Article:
Flexibility also means allowing school districts to modify the Class Size Reduction Program (CSR) for grades K-3. We strongly support a modification to the current hard cap of 20 students, arguing that a move to a hard cap of 24 students ensures the fiscal viability of the program. Without such a modification, the fiscal viability of the CSR program is in doubt throughout much of the state and at all South County districts serving grades K-3. In CVESD alone, which is the largest K-6 district in the state, we could save approximately $6.9 million in CSR expenses by going to 24 students in the lower grades.

There is no research whatsoever that this minor modification will negatively impact students. To the contrary, this change would enable us to create additional classroom spaces to more widely implement full-day kindergarten, already found in half of our schools. This kind of logical, collaborative problem-solving can assist both the state legislature and local education communities in working through this latest state funding crisis.

La Prensa: How do you rate the relationship between your district and the other South Bay area school districts?

Billings: Relations are much improved among all of the South County school districts. There is a very dynamic team of superintendents in place. We each share a common goal of doing what is best for students. We are working closer than ever before with the secondary system, Sweetwater Union High School District, that we feed into.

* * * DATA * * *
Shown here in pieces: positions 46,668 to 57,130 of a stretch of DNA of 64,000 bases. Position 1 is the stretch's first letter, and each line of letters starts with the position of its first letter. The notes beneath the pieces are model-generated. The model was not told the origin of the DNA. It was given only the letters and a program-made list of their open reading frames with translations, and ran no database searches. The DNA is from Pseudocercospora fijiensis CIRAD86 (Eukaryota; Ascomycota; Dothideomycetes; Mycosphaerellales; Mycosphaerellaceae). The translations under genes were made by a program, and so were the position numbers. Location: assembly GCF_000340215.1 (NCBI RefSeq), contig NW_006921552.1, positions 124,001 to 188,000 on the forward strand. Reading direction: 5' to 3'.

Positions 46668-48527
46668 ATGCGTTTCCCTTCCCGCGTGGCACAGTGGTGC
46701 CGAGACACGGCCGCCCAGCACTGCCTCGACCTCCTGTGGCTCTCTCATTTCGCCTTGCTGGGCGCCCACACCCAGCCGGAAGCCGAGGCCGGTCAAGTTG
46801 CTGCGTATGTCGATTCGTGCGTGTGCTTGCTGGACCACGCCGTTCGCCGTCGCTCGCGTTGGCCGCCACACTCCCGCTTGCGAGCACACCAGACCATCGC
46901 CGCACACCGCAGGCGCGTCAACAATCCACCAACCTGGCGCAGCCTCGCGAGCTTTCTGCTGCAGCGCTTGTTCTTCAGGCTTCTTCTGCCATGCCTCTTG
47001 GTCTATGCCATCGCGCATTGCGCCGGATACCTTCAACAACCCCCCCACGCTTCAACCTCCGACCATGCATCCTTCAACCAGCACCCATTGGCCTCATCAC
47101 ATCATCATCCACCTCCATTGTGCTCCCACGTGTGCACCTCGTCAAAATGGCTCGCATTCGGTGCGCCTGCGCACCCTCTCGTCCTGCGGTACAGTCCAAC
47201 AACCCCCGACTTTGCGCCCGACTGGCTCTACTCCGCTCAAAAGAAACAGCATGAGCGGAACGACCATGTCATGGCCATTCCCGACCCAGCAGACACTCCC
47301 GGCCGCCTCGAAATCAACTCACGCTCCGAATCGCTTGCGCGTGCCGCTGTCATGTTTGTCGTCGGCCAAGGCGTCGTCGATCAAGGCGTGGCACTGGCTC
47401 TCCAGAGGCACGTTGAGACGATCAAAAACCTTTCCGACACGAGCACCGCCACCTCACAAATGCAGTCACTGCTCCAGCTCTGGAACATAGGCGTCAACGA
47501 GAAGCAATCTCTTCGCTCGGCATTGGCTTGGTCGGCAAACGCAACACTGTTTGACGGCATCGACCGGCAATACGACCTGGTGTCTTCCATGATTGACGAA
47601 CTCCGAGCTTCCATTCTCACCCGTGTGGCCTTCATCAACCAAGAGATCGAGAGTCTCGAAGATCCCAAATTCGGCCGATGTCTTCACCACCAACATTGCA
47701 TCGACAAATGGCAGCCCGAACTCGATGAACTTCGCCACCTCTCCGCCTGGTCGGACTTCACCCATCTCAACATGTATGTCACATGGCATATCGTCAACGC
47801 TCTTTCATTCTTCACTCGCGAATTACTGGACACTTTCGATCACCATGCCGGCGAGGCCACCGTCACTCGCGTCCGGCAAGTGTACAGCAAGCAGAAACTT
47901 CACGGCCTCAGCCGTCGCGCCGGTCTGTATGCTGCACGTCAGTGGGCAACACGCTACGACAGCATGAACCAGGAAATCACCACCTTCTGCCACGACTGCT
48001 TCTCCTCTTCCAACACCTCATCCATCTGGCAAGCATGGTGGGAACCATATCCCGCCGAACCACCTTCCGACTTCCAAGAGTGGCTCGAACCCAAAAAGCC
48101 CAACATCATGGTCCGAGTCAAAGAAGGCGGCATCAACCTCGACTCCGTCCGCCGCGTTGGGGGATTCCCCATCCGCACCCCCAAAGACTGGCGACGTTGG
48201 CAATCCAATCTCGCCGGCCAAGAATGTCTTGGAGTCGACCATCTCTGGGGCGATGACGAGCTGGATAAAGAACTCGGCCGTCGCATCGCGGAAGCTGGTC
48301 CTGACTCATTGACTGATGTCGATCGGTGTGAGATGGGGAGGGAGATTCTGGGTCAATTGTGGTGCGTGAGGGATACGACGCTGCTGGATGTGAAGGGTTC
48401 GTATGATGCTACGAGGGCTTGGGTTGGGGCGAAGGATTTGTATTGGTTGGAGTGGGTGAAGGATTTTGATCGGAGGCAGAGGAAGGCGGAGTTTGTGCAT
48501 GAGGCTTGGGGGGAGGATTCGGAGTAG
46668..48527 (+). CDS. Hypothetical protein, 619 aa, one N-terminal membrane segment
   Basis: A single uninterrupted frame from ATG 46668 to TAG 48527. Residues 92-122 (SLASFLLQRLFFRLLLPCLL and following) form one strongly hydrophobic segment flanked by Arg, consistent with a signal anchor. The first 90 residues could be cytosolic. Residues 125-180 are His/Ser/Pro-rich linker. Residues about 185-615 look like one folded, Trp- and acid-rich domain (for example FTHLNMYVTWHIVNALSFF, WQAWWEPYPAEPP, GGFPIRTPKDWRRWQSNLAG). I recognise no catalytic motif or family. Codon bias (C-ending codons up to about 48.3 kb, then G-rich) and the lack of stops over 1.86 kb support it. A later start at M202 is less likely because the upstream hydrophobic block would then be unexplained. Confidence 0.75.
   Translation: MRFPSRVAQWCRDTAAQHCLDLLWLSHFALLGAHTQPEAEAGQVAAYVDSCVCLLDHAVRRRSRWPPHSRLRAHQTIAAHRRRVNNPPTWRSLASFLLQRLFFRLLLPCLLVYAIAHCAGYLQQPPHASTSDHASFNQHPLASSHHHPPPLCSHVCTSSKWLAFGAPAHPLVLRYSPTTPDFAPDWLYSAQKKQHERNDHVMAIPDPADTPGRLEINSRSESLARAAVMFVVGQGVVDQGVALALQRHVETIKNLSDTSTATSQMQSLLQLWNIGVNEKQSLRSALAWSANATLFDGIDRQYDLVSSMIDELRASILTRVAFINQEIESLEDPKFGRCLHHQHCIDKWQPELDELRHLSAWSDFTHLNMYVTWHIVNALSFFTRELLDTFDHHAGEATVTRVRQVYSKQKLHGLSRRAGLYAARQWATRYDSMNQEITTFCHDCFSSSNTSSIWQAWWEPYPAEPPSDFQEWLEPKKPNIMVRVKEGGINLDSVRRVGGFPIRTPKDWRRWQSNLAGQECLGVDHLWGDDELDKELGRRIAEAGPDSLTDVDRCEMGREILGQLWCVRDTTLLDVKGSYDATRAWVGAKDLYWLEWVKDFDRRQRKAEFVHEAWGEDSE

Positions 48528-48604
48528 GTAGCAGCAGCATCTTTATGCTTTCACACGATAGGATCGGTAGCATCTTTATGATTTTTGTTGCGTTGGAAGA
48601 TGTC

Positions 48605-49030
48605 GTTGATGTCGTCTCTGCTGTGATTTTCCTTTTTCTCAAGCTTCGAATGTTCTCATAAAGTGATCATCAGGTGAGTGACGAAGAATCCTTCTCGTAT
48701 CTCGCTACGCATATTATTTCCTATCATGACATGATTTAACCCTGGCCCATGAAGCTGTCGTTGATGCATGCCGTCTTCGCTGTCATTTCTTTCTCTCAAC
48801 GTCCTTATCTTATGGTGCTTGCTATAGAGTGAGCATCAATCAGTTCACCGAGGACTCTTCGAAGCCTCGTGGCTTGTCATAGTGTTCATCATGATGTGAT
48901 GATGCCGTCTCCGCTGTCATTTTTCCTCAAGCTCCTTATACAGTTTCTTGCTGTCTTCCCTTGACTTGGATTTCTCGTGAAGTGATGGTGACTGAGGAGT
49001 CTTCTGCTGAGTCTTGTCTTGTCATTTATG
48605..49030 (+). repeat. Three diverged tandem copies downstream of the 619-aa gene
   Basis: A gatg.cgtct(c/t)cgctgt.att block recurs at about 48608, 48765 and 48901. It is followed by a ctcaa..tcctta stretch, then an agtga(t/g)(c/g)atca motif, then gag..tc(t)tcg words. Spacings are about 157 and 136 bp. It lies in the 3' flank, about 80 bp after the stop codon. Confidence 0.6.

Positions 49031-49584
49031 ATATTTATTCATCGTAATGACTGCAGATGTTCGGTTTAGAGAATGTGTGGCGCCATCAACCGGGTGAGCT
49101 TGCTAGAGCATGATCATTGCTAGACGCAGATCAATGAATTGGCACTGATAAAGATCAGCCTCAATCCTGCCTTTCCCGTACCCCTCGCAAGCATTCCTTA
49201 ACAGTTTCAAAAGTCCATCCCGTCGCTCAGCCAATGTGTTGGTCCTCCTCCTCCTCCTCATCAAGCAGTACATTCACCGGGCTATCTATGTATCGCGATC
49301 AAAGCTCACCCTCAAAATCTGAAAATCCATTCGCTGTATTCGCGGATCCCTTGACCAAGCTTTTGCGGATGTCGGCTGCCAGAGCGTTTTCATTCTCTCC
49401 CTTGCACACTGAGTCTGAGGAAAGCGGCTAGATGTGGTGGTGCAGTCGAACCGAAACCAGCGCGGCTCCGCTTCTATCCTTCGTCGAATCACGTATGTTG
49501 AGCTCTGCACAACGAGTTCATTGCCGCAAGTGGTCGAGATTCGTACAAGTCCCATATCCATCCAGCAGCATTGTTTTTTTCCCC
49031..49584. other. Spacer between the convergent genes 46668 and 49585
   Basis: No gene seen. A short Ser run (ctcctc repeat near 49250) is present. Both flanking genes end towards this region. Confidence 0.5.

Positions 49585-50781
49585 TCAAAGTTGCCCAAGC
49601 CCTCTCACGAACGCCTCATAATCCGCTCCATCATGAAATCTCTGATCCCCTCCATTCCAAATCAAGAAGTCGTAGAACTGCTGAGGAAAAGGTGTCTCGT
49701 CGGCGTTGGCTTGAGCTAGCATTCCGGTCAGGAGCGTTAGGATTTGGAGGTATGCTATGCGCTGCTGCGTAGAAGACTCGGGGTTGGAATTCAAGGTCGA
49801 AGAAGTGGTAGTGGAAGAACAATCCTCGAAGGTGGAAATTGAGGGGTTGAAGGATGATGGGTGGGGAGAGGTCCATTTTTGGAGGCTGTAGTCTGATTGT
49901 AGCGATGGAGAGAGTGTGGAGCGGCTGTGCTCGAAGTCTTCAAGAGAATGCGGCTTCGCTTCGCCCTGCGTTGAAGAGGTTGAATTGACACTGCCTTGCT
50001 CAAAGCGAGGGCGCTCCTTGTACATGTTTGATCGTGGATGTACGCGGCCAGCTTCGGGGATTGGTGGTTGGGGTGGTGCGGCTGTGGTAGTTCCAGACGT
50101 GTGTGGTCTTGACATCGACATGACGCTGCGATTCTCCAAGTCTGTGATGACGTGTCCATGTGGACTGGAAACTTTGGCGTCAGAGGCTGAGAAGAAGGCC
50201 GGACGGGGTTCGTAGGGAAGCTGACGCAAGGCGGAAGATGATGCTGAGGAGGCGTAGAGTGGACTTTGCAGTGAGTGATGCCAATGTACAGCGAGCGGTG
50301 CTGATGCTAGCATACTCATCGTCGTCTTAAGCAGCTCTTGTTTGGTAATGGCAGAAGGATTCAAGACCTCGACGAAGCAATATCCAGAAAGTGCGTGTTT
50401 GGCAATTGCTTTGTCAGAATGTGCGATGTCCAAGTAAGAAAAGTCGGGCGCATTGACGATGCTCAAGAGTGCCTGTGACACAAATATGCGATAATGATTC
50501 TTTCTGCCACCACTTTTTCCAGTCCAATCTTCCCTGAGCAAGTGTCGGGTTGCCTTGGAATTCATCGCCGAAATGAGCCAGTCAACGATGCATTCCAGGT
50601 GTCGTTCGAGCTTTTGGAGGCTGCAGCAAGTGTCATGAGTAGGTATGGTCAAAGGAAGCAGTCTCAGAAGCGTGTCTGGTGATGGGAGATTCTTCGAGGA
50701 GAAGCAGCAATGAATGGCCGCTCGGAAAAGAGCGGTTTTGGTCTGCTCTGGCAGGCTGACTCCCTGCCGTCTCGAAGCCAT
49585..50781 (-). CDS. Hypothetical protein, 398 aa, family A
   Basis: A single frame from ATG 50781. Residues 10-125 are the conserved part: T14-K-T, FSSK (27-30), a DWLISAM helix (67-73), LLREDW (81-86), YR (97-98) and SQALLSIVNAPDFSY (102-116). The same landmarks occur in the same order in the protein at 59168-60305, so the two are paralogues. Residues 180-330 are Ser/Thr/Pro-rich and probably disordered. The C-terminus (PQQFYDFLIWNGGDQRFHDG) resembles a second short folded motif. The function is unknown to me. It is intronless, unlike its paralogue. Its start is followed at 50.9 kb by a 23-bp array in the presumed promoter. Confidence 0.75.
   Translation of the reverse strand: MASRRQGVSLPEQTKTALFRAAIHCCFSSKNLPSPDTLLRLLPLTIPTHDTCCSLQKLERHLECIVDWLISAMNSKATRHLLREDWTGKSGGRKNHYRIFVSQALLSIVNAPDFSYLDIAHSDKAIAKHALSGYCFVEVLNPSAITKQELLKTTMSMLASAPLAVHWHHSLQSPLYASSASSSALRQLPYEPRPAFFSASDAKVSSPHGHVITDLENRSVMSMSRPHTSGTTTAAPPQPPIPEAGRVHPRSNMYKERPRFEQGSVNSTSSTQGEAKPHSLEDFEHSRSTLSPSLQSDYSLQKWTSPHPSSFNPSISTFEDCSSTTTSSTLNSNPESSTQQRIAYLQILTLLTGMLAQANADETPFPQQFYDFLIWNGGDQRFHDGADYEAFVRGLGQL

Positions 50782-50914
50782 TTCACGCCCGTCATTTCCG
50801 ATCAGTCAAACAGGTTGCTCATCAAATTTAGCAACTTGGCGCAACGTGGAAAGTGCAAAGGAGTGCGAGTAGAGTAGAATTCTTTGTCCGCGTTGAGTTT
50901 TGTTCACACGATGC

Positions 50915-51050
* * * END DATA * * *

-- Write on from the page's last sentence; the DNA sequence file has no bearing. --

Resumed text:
Dennis Doyle, superintendent of the National School District

La Prensa: There are several new local superintendents in the South Bay. How do plan to work with them to face the budget reductions?

Doyle: As superintendents in the South County, we all meet together on a monthly basis to share information, ideas, and innovative solutions to the many issues that confront us in education. While the current state budget crisis poses many challenges, we also need to continuously look at how we can be even more efficient and cost-effective in delivering the best education we can to our students. By collaborating on a continuous basis, we don’t have to continuously re-invent the wheel and we can learn from our collective experiences. Ongoing communication is the key.

La Prensa: How do you rate the relationship between your district and the other South Bay area school districts?